Snow whirls around an elevated train platform in Chicago. A distracted woman boards the train, takes her seat, and moments later a fiery explosion rips through the frigid air, tearing the car apart in a horrific attack on the city’s transit system. One life is spared. Twenty-two are lost.
A year later, Autumn Manning can’t remember the day of the bombing and she is tormented by grief—by guilt. Twelve months of the question constantly echoing. Why? Why? Why? Searching for answers, she haunts the lives of the victims, unable to rest.
Paul Elliott lost his wife in the train bombing and wants to let the dead rest in peace, undisturbed and unable to cause more pain for his loved ones. He wants normalcy for his twelve-year-old daughter and young son, to see them move beyond the heartbreak. But when the Elliotts and Autumn are unexpectedly forced together, he fears she’ll bring more wreckage in her wake.
In Life After, Katie Ganshert’s most complex and unforgettable novel yet, the stirring prose and authentic characters pose questions of truth, goodness, and ultimate purpose in this emotionally resonant tale.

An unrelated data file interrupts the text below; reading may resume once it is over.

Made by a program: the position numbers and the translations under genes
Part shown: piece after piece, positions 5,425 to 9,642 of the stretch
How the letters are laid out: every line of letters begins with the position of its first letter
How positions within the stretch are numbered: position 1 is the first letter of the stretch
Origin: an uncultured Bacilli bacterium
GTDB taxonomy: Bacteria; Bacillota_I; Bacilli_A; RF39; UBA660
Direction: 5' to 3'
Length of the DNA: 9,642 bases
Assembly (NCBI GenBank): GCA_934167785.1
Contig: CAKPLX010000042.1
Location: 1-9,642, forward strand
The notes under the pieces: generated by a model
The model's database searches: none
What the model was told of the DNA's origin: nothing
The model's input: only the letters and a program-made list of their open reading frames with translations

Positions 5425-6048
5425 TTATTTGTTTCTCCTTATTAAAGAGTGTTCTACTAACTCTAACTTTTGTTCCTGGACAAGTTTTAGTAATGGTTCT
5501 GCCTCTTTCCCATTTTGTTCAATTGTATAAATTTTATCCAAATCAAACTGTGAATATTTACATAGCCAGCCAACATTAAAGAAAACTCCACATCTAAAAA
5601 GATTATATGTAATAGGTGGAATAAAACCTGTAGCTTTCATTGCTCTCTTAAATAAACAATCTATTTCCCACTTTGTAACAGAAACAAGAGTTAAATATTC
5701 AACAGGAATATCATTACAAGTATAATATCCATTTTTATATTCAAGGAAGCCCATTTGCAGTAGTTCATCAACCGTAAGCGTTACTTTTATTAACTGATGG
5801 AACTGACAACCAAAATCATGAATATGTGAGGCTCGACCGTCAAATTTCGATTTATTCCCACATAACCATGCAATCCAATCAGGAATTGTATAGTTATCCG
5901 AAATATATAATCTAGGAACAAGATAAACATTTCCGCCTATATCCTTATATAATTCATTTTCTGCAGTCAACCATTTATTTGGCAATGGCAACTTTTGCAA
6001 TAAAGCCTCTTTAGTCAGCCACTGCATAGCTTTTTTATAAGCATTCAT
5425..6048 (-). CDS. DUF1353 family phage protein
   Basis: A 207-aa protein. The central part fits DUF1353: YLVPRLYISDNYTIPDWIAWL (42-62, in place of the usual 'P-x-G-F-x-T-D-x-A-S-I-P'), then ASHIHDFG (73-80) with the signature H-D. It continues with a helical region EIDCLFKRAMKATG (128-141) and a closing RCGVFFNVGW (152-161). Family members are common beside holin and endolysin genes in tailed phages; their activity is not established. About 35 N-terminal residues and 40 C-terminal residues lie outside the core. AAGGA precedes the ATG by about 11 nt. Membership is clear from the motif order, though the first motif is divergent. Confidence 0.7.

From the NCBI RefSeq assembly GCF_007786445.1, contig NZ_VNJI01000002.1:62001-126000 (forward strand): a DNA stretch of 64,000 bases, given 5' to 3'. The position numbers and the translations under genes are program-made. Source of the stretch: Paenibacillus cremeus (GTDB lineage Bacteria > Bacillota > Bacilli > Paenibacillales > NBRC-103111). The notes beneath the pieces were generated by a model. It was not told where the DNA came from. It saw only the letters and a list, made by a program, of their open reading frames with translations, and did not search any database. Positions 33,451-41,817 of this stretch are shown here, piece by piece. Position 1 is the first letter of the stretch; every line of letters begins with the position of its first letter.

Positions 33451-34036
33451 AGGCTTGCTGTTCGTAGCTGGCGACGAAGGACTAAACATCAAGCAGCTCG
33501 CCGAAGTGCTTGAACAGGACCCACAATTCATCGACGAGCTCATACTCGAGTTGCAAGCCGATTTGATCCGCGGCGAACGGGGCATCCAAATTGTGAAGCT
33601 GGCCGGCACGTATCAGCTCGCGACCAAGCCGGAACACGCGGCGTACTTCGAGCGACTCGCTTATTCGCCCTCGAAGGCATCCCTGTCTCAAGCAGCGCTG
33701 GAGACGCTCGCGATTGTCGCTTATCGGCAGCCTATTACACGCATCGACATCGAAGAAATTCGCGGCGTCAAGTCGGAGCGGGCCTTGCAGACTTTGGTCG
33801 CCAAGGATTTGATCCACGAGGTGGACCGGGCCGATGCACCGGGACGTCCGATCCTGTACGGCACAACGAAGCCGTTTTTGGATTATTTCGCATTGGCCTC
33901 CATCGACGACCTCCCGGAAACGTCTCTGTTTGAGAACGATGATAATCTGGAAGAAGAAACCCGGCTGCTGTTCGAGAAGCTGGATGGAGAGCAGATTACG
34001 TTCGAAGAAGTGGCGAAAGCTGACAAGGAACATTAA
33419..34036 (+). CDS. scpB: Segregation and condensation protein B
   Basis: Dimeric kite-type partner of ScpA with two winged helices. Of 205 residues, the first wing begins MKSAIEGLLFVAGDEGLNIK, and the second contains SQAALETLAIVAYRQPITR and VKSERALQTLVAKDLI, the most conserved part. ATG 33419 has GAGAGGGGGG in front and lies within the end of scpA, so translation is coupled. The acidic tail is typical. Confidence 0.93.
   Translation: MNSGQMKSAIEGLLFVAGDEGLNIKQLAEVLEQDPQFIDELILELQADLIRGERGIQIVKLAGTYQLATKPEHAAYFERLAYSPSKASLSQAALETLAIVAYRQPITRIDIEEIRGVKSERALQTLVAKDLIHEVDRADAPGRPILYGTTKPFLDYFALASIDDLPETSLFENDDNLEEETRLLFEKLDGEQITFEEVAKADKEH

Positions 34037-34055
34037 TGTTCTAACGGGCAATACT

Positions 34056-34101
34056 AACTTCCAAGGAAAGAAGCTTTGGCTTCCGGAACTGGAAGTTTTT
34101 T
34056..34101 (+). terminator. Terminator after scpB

**I received a copy of this book in exchange for my honest review. All opinions expressed are my own.**
Any book that can profoundly affect you is a great book. No, it is a phenomenal book. Between the covers of Katie Ganshert’s latest novel, Life After, is a story about the little things and the big things. The big things that redirect the course of life, but the little things that truly matter.
Life After is full of characters that I learned to deeply care about and connect with. For Autumn Manning, there are a couple of big things in her past that have changed her. For me, I found myself connecting with her on a level that I’m not sure I’ve ever experienced with another character. And Paul Elliott, well, his story in many ways drove the plot of this book forward. I was trying to figure out the pieces of the puzzle as he was so reluctant to share them. Then there are all of the minor characters who find themselves on these pages—every one of them have their own story to tell and lessons to share.
But, at the end of this book, that last page was bittersweet. Like any other book, even a great story has to end. The author stops writing and it is up to the reader to imagine what comes next. It was sad to have to bid farewell to these characters, but the story in this book is thought provoking and will leave me holding the story in my mind and in my heart.
“I think that the second we find ourselves asking ‘Who am I?’ is the second we become the perfect person for the job.”
-Pop, Life After
For more information about this author or this book, please visit the following links:
- Katie Ganshert’s Website
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- Check out Life After on Amazon